The basic thesis of this book is: “If Jesus consistently prioritized the forgotten people of the world, and if it is becoming increasingly clear that the well-being of all people on this planet – especially the poor and those on the margins – is inextricably entangled with the health of the whole created order, it is not a stretch to imagine Jesus calling Earthcare a central aspect of discipleship today” (104).
For some, this may at first appear to be a huge stretch of Biblical interpretation or an overreaching attempt to apply uncritiqued progressive values to contemporary Christianity. For others it will seem obviously true without much need for the authors to expound. But, whatever camp you find yourself on, or perhaps somewhere else on the spectrum, this book will be useful in answering the question of, “What basis do evangelicals have for caring for or not caring for the Earth?”
In the discussions I have had with Christians from a variety of traditions our ability to answer questions about the church-environment relationship was founded on political or philosophical arguments rather than on Scriptures, church traditions, or theology. What this book does, in its amazing depth of research, is gather together thousands of years of theology and tradition into a single place so that people who are not full time academics can have a foundation in Christ for believing and practicing the care of non-human nature. You can tell that this book was coauthored by teachers (good teachers) in their ability to organize and present such complicated material in a manner that is approachable and enlightening. As good teachers often do, they allow you to engage with the material as deeply as you would like. If you only want what they say, you can just read the main text. Or, if you would like to go deeper, this book can take you months (as it did me) while you go down the rabbit hole of interesting footnotes. Or, you can take the questions brought up in the tension points and have something to ponder and discuss for years to come.
One my favorite parts of the book were the inclusion of tension points. When the authors could not agree on how to or if to include different topics (stewardships, evolution, gendered language, politics, etc.) they include a separate section that lifts the curtain behind their process and asks questions that includes oneself in the act of discussing these issues. They are a great starting point for further discussion among friends that can prove to be very fruitful, especially if you find yourself in disagreement. These tension points, and the spirit of honesty, faithfulness, humility, and community in which they were done are a great example of how members of the Church can engage in these and many other topics without allowing disagreements to produce fractions.
Another highlight for me in the book was their ability to combine a strong call to practical and concrete action while maintaining grace. No one is exempt from perpetuating oppressive systems that harm the whole of Creation, its what sin does. However, we need not be ashamed of our brokenness, nor take on the full burden of responsibility for redeeming it, that’s what God does. However, that does not absolve us from continuing to do good. I am most reminded of Burdened Virtues by Lisa Tessman, in a non-ideal world there are still actions, big and small, that matter. They matter on a number of different levels, but they require action, not mere theory. This book does well to illuminate the brokenness in the world, motivate us to move beyond theory, and give us hope in doing good even when we cannot reach the destination on our own. I do not need to be ashamed that I negatively impact the environment through my lifestyle, but I can learn to conserve water, consume less, and recycle more. When I get good at that I can take whatever step appears to be next. There is joy in the practices that deepen our love for God and our care of Creation.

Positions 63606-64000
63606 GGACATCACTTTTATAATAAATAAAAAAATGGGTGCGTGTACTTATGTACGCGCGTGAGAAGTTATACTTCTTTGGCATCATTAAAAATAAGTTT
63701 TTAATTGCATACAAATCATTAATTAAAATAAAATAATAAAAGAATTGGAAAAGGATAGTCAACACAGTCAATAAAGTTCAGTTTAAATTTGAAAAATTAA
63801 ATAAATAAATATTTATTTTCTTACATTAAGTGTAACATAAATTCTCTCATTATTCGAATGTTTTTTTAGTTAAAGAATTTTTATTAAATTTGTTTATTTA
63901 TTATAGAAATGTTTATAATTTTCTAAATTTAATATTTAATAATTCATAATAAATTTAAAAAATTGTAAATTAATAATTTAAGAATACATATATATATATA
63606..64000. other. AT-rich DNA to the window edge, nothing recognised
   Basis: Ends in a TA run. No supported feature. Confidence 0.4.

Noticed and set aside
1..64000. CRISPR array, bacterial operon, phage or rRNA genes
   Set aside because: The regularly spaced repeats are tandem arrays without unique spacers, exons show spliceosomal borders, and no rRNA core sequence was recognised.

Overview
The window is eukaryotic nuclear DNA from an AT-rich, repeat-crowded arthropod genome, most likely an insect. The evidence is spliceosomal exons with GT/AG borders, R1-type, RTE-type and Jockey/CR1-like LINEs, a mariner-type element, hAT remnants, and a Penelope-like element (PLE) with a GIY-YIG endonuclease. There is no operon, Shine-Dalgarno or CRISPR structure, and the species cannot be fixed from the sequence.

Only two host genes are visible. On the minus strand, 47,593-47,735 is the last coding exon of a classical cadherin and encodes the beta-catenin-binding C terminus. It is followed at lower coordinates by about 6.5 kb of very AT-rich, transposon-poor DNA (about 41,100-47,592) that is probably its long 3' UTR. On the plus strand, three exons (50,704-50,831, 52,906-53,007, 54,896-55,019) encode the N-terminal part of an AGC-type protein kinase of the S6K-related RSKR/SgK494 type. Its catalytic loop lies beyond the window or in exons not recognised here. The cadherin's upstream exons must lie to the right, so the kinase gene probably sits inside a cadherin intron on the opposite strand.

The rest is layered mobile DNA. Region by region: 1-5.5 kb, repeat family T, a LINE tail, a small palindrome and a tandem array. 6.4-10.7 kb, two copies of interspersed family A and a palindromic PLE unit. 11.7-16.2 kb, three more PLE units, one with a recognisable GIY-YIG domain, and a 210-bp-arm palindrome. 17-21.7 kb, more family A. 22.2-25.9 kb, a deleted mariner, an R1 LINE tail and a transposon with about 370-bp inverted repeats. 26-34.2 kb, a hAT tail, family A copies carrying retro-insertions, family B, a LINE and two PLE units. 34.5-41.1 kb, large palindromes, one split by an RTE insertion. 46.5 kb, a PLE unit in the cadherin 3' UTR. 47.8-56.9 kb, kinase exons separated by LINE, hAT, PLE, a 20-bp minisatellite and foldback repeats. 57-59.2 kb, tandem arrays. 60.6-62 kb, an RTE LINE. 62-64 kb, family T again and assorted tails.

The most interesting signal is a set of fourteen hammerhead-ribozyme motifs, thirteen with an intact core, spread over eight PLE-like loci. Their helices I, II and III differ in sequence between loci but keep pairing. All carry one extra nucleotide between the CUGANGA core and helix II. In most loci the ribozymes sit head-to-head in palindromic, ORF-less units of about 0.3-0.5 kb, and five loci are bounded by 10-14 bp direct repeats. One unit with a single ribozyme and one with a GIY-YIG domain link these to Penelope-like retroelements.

One aspect of the book that was difficult for me was that I was more familiar with secular ethical philosophy than theology, I often found myself disoriented due to this. Their premises were familiar, but their references were nearly all from Christian thinkers. I found myself wondering where these arguments fell in the broader discourse of environmental ethics. When I did have the time and resources to follow their references it made it better for me. As best as I can figure out, the authors take a contemporary formulation of Care Ethics (most similar to that of Virginia Held) and apply it to the environment. The theological backbone of their project mainly serves the purpose of motivating evangelicals to buy into their imperatives. In the end, I am glad that they focused on theological sources, it served their purposes well and it broadened my understanding of this as a theological issue, not merely an ethical one.
I loved this book. I am sure many others will too.